5 Best Practices of High-Performing Corporate Wellness Programs: Introduction
June 5, 2013 / Employee Engagement
Companies of all sizes are effectively implementing wellness programs and reaping the rewards of an engaged, more productive workforce. These benefits motivated a white paper, “Five Best Practices of High-Performing Corporate Wellness Programs” (free download).
This series will draw on a wealth of experience, external research, and Virgin HealthMiles’ robust analysis of client data to outline the key factors within your organization that can drive your employees to enroll in, and stay engaged with, your workplace wellness programs.
First, the good news. Leading employers know they need to create healthy cultures
to attract and retain top talent, improve productivity, contain medical costs, and boost employee engagement.
Increasingly, corporate America is implementing innovative workplace wellness programs to make it easier and more fun for their employees to adopt and sustain healthy lifestyles. A full 86 percent of U.S. employers offer some form of wellness program, according to the Society for Human Resource Management (SHRM).
Now, the not-so-good news. Most companies still struggle to keep their employees engaged in long-term healthy behaviors. They’re failing to get the biggest bang out of their wellness-program buck. Participation rates have remained frustratingly low — under 15 percent, on average.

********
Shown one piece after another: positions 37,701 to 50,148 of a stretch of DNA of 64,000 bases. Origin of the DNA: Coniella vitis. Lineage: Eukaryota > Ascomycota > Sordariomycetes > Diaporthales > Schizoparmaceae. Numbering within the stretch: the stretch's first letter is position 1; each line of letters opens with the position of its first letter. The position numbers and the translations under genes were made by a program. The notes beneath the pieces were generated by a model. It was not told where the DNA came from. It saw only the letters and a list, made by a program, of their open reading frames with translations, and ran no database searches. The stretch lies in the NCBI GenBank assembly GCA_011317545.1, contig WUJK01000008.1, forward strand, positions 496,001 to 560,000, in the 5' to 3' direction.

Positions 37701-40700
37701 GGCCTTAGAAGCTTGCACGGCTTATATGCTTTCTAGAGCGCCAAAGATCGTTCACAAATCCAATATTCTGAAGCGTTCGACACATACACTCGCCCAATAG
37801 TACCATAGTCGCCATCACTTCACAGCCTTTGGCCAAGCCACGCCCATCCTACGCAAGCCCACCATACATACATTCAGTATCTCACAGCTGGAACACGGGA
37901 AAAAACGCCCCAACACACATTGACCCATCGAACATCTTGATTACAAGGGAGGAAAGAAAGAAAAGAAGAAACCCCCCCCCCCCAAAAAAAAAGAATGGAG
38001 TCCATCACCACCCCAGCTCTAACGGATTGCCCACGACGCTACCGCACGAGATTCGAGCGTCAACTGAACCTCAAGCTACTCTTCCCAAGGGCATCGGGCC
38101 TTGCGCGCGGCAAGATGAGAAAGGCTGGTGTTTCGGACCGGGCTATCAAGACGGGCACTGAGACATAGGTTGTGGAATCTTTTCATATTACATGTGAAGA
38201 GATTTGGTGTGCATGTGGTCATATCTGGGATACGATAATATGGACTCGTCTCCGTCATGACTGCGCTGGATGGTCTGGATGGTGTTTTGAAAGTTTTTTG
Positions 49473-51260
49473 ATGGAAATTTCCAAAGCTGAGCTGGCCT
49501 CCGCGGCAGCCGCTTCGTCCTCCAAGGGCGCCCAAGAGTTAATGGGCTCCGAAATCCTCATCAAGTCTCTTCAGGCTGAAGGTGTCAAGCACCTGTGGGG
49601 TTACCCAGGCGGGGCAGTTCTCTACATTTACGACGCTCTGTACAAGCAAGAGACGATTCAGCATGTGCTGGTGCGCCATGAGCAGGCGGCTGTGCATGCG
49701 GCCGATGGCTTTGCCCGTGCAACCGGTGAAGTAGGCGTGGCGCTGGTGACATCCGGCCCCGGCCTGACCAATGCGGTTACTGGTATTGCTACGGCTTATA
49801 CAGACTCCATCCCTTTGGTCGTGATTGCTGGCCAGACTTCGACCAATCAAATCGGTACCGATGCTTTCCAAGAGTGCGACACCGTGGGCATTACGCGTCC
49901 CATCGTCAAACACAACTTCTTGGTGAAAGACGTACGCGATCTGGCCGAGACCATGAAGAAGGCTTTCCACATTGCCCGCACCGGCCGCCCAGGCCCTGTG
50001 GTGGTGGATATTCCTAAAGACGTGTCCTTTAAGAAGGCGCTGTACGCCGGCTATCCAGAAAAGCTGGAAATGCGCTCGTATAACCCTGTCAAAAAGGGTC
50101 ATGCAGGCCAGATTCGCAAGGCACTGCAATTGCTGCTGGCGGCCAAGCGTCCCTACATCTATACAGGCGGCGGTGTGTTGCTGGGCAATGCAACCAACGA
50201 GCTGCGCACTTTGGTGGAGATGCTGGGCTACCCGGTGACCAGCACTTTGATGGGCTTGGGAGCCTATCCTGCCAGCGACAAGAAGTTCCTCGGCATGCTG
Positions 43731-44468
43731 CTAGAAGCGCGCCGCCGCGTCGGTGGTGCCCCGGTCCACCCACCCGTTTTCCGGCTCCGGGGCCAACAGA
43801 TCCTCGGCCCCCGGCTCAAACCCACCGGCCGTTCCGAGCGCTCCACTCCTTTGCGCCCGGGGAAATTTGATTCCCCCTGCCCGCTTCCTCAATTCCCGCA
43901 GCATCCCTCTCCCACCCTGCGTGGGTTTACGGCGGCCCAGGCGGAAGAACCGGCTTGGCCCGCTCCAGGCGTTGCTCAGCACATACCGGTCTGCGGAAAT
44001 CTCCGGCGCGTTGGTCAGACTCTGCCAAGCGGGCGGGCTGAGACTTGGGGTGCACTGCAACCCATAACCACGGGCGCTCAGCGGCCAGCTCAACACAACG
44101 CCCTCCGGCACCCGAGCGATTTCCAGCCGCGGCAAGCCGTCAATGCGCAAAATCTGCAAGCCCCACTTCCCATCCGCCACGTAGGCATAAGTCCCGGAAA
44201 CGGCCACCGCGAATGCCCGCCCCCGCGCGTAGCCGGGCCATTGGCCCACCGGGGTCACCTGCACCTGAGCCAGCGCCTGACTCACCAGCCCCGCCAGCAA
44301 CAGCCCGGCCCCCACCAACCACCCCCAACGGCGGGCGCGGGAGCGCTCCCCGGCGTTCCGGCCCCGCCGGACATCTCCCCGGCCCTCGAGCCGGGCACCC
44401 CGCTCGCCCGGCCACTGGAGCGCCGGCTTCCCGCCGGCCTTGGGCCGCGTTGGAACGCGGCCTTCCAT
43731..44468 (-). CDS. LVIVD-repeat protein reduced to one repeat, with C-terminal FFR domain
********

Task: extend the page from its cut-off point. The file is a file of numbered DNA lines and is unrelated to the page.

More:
Our research shows high-performing wellness programs share five key factors that are missing among companies with lower-performing programs. Companies with the highest levels of initial enrollment, ongoing participation, and continued success each have:
- A formal network of program champions;
- Dedicated, experienced internal staff to support wellness programs;
- A desire to seek ongoing support from outside experts and consultants;
- A culture of health that’s embedded within their broader corporate culture, often as part of their corporate mission;
- A single identity, or brand, for their wellness initiatives, under which they communicate all of their employee wellness programs and benefits.
So many variables can affect your employees’ decision to enroll and stay engaged in your wellness programs. Working with your program providers, you can build many
of those factors into the design of your programs. Other factors, however, stem directly from your organization’s culture.
In our next post, discover how you can develop a network of program champions to make your wellness initiatives more successful in reaching the end game: healthier, happier, and more-productive employees. Subscribe and stay tuned for the next installment.
Have an example of how your company has successfully created a healthy, engaged workforce? Leave a comment below.